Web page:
Breast cancer advocate is urging civil society organisations to join in creating awareness about the killer disease.

Dr. Beatrice Wiafe Addai is certain the combined efforts of non-governmental organisations will extend education on breast cancer to every nook and cranny in Ghana.

The breast surgeon who is the President of Breast Care International (BCI) made the call at the London Global Cancer Week organised by the Chatham House Think-tank in the United Kingdom.

Participants from across the globe at the week-long event brainstormed several topics including cancer in an age of universal health coverage and integrating cancer services into universal health coverage.

They were also unanimous that central Governments in developing economies should partner the private sector for a stronger drive against cancers.

On her part, Dr. Beatrice Wiafe Addai who was the only representative from Africa said the research was pivotal and critical to cancer control and management especially in developing economies to achieve universal health coverage, a key target in the Sustainable Development Goals (SDGs).

She bemoaned the absence of a credible, centralized cancer registry in most developing countries from which researchers and health care practitioners could draw, for informed policy-making and implementation.

Dr. Wiafe who doubles as the CEO for Peace and Love Hospital and President of Breast Care International said: “the widening poverty gap between developed economies and their developing partners mostly in Africa, posed a present and clear danger towards the achievement of universal health coverage by 2030”.

“The threat is real. The developing world should piggy-back the advanced world in resource allocation in the grand design towards the attainment of universal health coverage by 2030, anything short of resource sharing would truncate this noble ambition,” she maintained.

Dr. Wiafe said at the local front, BCI had championed an intense awareness creation program on cancers, notably breast cancer, and has met with spectacular success, some unavoidable challenges notwithstanding.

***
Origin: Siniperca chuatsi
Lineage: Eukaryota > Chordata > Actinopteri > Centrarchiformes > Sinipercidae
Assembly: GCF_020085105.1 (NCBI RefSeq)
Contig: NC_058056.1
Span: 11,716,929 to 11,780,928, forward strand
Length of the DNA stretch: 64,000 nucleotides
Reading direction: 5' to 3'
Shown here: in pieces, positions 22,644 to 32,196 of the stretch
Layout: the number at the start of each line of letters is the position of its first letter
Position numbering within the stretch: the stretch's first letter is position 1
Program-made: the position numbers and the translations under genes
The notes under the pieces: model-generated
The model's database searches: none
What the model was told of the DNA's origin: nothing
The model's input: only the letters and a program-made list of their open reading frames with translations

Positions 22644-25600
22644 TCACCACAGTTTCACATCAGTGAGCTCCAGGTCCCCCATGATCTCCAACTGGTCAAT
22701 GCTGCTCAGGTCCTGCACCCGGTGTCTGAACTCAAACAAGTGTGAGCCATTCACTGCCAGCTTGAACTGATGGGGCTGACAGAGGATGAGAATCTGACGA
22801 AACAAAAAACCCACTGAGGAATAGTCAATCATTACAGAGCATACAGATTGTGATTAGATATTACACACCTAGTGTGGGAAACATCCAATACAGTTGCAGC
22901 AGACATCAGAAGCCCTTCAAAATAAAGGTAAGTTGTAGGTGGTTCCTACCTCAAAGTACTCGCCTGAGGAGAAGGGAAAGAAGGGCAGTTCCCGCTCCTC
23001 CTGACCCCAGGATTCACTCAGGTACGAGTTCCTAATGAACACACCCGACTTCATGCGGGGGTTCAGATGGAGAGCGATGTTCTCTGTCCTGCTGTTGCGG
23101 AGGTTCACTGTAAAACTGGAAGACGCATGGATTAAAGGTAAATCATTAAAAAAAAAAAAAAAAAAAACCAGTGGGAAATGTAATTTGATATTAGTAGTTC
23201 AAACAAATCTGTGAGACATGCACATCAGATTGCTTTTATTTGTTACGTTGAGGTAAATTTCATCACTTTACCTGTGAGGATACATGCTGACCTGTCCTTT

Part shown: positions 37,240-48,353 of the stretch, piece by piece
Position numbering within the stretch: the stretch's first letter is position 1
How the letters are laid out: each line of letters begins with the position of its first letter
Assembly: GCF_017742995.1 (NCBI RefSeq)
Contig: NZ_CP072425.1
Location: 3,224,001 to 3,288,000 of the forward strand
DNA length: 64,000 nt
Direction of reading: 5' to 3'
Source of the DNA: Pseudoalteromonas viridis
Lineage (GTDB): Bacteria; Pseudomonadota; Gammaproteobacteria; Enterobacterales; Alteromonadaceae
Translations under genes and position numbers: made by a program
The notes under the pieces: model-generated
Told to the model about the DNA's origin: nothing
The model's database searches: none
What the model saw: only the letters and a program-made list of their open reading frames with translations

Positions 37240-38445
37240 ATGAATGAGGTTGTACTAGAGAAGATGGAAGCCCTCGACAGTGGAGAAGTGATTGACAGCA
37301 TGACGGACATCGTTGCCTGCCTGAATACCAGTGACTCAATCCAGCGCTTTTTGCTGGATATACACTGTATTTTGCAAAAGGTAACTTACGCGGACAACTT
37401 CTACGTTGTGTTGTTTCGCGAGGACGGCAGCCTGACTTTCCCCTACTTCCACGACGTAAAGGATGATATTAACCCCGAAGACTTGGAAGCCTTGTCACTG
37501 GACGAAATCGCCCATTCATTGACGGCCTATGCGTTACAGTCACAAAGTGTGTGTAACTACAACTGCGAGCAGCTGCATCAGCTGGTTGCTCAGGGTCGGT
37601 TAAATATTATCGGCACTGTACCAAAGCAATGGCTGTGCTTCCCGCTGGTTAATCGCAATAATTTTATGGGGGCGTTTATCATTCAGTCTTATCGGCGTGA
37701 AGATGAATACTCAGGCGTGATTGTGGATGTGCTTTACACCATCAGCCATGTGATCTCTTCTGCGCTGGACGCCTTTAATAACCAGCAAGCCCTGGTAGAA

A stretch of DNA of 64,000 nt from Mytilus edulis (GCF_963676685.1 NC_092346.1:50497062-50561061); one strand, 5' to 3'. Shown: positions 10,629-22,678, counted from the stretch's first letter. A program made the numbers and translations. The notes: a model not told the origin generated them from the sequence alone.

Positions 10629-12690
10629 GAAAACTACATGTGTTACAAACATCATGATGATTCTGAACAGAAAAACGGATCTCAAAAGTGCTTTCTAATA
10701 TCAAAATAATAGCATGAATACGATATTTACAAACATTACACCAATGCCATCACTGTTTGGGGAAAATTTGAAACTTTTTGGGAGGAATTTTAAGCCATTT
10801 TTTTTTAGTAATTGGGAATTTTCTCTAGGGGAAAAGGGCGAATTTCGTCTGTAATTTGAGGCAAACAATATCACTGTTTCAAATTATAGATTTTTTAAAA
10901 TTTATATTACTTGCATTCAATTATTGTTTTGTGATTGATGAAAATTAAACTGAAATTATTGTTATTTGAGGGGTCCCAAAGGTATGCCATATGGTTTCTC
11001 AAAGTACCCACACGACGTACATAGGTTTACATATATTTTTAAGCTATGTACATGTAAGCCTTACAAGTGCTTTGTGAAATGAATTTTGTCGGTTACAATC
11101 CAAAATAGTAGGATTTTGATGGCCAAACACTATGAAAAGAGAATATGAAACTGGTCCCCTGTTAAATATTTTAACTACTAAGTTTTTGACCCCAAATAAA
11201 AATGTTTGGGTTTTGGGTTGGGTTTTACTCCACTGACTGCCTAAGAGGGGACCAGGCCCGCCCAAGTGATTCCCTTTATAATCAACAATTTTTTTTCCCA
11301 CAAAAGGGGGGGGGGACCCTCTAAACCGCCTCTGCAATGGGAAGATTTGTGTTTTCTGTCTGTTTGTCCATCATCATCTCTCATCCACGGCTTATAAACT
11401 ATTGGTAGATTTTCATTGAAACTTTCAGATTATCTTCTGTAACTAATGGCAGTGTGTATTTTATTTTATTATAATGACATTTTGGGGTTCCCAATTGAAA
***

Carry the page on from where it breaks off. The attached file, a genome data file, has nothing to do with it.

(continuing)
“The incorporation of non-communicable diseases in our outreach programs has immensely helped save lives. NCDs have become silent killers, needlessly though, hence the increased wave of awareness creation programs to reverse the trend” she added.

Ghana’s representative at the just-ended “London Global Cancer Week”  Dr. Beatrice Wiafe Addai, has advocated increased civil society integration into the awareness creation spectrum for accelerated results in the prevention of cancers.

Dr. Wiafe, speaking as the sole representative of Africa to the issues discussed at the Chatham House Think-tank, UK, Target 3.8 of the SDGs states that by 2030, all Countries should, “achieve universal health coverage, including financial risk protection, access to quality and affordable essential medicines, and vaccines for all.”

The London Global cancer week is a series of co-ordinated international discussions and events held in London annually in the last week of November to provide a 360 picture of the impact of the rising incidence of cancer across the world, the challenges the cancer pandemic poses to the implementation of universal health coverage, and the existing UK contribution to strengthening capacity in cancer management and research in developing countries. 

In a bid to stem the global cancer burden which stood at 18.1 million new cases in 2018, the centre on global health security plans to hold a roundtable discussion focused on universal health coverage as part of the London Global cancer week.